Help, good homes arrive for doomed mares

Empress Jones, 8

A respiratory therapist from Texas stepped forward last week to offer a permanent home to three of nine broodmares rescued earlier this month from a Texas auction that sells horses to kill buyers.

Carrie Barthen, a nurse and owner of Twin Oaks Ranch in Weatherford, felt compelled to help when she learned earlier this month that broodmares, reportedly belonging to the prominent Asmussen racing family, had been saved from the possibility of death in a slaughterhouse.

Their fates changed on a dime. A quickly executed plan to get the horses to safety was carried out by Thoroughbred advocates Deborah Jones of California and Donna Keen, owner of Remember Me Rescue in Texas, along with Texas businessman John Murrell, who funded the effort. In nine cases, Jones outbid meat-buyers to get the animals to safety, and a 10th mare was purchased at the auction by a good family.

After the horses were placed in temporary housing at Keen’s rescue, and a farm of a friend, the word went out that the animals would need permanent homes. Ones where they wouldn’t be bred, where they could live out their days.

After scanning the list of rescued mares, Barthen identified one she knew nobody would want.

Empress Jones, 8, who suffers a chronic ankle condition, would be the one she would take.

Who better, she reasoned, than a deeply experienced horseman and children’s nurse to administer the right combination of care and tenderness to the gimpy horse who stands as if she’s foundering.

Endless Storm, 20

What she didn’t figure on, however, was how attached her chosen mare was to two other mares, Adios La Cucaracha and Endless Storm. The trio had been together for many years, was sent to auction together, and were as close “as sisters,” Barthen says.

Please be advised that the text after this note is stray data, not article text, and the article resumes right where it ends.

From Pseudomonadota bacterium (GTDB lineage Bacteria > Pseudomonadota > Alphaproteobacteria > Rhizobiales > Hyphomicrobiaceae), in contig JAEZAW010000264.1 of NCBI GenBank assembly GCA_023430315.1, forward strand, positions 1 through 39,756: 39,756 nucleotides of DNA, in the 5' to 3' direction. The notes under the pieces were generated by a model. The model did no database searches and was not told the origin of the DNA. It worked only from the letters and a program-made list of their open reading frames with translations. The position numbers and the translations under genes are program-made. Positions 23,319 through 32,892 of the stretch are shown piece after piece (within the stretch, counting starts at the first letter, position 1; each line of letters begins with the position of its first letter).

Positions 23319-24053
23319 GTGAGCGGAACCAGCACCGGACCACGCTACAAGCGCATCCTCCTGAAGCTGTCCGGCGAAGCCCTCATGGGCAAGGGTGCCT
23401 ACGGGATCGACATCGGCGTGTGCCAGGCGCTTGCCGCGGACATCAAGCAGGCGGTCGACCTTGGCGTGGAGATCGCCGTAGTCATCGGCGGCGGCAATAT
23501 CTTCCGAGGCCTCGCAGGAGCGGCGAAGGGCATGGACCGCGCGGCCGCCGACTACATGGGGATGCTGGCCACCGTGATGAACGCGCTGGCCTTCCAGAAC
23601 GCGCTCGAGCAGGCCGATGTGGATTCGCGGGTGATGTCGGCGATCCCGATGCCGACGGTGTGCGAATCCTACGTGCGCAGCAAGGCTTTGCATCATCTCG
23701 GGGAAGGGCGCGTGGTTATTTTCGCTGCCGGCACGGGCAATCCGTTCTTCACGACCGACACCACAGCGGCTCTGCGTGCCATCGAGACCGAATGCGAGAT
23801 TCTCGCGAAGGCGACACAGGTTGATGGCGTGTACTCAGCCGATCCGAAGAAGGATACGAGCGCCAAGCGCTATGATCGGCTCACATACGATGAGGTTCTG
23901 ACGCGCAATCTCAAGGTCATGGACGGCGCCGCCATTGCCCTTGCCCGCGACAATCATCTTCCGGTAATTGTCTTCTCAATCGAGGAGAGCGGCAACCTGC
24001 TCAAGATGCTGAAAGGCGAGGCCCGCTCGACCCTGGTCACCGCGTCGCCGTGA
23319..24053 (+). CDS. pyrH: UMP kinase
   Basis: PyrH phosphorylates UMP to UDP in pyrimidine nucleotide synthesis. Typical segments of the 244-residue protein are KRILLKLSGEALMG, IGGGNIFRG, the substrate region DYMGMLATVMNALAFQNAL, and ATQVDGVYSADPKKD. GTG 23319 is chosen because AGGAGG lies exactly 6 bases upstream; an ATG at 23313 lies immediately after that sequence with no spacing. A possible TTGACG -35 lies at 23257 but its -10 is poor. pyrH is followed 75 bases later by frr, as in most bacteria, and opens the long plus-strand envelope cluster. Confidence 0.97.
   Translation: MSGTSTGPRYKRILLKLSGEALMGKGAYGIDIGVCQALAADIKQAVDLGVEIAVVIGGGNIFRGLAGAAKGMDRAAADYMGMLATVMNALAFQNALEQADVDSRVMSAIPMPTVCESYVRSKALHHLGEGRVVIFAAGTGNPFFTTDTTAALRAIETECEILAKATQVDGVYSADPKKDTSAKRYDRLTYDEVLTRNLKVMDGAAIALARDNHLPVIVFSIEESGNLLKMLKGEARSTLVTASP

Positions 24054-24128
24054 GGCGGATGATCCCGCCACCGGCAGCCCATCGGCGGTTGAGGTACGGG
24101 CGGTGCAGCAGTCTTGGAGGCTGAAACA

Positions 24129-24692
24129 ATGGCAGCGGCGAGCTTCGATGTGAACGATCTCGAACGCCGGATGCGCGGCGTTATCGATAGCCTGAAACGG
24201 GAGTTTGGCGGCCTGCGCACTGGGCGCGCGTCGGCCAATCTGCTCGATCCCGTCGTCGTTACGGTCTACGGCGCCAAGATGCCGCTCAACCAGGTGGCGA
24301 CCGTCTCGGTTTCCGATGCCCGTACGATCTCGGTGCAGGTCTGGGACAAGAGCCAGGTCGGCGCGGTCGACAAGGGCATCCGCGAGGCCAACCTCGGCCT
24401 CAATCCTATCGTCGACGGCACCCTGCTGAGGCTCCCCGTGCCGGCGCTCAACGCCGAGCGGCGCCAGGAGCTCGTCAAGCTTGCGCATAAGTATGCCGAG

Upon seeing the tightly knit mares hang together like best friends, Barthen quickly decided to offer homes to all three.

“It’s taking on a big expense, but they deserve it,” Barthen says. “Especially Endless Storm. She’s a proven producer who deserves to live out her life to the end of her days.”

Barthen’s decision, combined with open doors offered by other “Thoroughbred people” underscores the goodness running through the horse industry, Keen says.

Immediately after news broke that the helpless horses had wound up at auction, Keen’s phone started ringing off the hook with offers to help.

In a matter of days, all but one had found a new home.

Karitsas Punch, 14

Valid Obsession is going to Mt. Brilliant Farm in Kentucky; Luxury of Time is going to Golden Eagle Farm in California; Rhododendron has several offers for a home; Our Revival is going to Old Friends in Kentucky; Ethel Is Best, who is pregnant, is staying with Keen’s friend in Fredericksburg.

The only mare still in need is Karitsas Punch, 14.

The quick action by Thoroughbred people to help their own is a reminder that many more good folks than bad, inhabit the horse world, Keen says.

“Thoroughbred people have such a great network. We work together to find them and place them,” Keen says. “I wish everyone would realize that Thoroughbred people are not the enemy. Programs like mine are supported by owners, trainer’s and breeders; we’re all a team.”